Today, EL AL maintains cargo routes from Tel Aviv to more than 50 destinations worldwide and is the only airline with 747-freight service between the United States and Israel.Ê EL AL’s cargo fleet consists of two 747-200F and two 747-200 combination planes, which can be converted into passenger aircraft during the summer season.


EL AL’s management team is committed to increasing EL AL’s market share and profitability by continuing to improve passenger service and modernizing the airline’s fleet, already one of the youngest in the industry.Ê In 1999, EL AL added six new aircraft, including the fourth 747-400, and received three new Boeing 777 aircraft in 2001 and the fourth in the spring of 2002.


EL AL is the only airline operating Boeing 747-400's on the United States-Israel route.Ê The 747-400s offer the latest technology available in aviation and a personal TV monitor in every seat, in all classes of service.


In June of 2000, EL AL announced 1999’s net profits of $16 million.Ê This occurred despite the increasingly high cost of fuel, a devaluation of the Israeli shekel that took place during 1999, and the fact that EL AL only flies 82% of the time due to the observance of the Jewish Sabbath.


In 2001 with the outbreak of the second intifada tourism to Israel plummetted and El Al was forced to cut back service. In 2003 EL shares were sold on the Tel Aviv stock exchange for the first time. Thus for the first time in its history EL Al is not a government company. By the end of 2003 EL Al returned to profitability.

The Battle of El Alamein begins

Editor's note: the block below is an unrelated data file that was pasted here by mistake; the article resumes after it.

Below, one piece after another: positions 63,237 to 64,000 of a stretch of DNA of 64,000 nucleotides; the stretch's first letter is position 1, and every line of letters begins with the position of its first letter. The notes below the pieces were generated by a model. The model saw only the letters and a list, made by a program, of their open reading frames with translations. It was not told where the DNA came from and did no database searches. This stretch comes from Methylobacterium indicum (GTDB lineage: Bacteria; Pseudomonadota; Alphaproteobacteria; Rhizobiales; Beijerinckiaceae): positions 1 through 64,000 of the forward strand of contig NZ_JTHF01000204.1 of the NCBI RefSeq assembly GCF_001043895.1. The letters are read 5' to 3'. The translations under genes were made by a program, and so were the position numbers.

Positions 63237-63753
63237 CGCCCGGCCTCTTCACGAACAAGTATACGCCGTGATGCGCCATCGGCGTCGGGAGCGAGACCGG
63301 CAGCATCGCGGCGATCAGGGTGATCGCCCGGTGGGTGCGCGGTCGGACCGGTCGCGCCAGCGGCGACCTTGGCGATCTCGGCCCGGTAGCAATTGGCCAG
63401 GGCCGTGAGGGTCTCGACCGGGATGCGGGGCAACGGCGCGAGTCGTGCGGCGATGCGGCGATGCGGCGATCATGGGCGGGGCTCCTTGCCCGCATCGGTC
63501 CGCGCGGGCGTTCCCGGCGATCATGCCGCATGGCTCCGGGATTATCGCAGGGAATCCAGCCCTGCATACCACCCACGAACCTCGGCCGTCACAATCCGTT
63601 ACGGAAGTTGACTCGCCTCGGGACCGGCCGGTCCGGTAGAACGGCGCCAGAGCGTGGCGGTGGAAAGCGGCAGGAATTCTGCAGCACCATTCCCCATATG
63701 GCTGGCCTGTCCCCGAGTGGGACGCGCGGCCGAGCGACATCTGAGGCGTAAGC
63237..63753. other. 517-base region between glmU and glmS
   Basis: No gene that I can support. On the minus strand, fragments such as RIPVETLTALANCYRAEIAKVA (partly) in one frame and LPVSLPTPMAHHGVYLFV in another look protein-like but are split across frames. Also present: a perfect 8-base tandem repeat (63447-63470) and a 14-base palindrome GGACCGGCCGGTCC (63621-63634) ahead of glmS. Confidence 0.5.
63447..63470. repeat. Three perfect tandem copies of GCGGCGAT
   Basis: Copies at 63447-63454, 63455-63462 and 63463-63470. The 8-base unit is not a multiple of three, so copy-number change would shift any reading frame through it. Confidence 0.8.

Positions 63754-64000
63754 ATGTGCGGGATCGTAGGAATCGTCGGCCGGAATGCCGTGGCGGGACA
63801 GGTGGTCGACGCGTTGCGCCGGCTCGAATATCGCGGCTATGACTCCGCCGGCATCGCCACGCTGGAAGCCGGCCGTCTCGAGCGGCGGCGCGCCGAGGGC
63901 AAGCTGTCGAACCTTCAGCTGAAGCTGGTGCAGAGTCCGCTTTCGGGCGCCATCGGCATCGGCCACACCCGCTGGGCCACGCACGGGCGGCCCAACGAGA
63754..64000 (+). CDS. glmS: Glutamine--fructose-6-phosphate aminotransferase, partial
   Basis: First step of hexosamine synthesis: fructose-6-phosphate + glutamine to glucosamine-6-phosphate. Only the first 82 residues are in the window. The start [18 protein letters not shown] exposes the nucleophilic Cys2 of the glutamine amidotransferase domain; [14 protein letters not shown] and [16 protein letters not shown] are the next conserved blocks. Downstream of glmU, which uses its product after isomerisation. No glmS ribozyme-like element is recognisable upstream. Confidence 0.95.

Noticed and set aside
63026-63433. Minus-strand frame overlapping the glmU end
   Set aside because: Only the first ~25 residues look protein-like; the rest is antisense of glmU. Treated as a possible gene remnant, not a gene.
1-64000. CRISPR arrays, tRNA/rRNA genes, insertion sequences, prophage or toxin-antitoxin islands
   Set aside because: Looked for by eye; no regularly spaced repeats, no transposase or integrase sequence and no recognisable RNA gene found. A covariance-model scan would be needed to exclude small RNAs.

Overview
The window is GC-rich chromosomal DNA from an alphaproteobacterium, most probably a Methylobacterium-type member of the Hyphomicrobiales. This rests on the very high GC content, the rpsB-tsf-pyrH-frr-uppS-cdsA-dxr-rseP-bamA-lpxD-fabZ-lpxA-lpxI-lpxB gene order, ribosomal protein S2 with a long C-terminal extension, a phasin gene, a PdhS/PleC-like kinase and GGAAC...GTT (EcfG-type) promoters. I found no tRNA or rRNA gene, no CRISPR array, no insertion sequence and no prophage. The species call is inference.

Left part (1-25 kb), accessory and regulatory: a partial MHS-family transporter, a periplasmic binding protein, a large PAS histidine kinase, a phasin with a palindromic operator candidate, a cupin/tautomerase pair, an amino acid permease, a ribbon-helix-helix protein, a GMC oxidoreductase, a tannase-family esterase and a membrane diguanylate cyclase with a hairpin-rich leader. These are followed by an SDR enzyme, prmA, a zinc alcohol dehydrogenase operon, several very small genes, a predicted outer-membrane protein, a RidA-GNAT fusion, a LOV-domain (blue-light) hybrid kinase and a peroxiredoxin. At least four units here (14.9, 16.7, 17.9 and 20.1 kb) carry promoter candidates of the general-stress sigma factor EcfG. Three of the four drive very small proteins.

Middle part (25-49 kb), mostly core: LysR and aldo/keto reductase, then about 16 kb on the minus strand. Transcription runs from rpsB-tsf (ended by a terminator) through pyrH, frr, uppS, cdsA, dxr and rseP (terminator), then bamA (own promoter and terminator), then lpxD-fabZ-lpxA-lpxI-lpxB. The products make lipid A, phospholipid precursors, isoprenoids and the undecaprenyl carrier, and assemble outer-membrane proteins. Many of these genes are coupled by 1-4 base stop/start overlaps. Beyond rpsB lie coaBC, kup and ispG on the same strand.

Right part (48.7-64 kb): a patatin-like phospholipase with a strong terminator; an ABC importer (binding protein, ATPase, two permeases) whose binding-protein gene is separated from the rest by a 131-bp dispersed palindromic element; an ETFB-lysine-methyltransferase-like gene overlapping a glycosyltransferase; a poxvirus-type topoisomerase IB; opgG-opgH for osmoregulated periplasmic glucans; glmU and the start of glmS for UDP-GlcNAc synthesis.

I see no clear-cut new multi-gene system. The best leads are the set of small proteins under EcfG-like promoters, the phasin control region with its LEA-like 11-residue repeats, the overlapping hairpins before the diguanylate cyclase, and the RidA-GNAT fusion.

In June, the British had succeeded in driving Rommel into a defensive position in Libya. But Rommel repelled repeated air and tank attacks, delivering heavy losses to the armored strength of the British, and finally, using his panzer divisions, managed to force a British retreat𠅊 retreat so rapid that a huge quantity of supplies was left behind. In fact, Rommel managed to push the British into Egypt using mostly captured vehicles.

Rommel’s Afrika Korps was now in Egypt, in El Alamein, only 60 miles west of the British naval base in Alexandria. The Axis powers smelled blood. The Italian troops that had preceded Rommel’s German forces in North Africa, only to be beaten back by the British, then saved from complete defeat by the arrival of Rommel, were now back on the winning side, their dwindled numbers having fought alongside the Afrika Korps. Naturally, Benito Mussolini saw this as his opportunity to partake of the victors’ spoils. And Hitler anticipated adding Egypt to his empire.

But the Allies were not finished. Reinforced by American supplies, and reorganized and reinvigorated by British Generalꂾrnard Montgomery, British, Indian, South African and New Zealand troops battled Rommel, and his by now exhausted men, to a standstill in Egypt. Montgomeryꃞnied the Axis Egypt. Rommel was back on the defensive𠅊 definite turning point in the war in North Africa.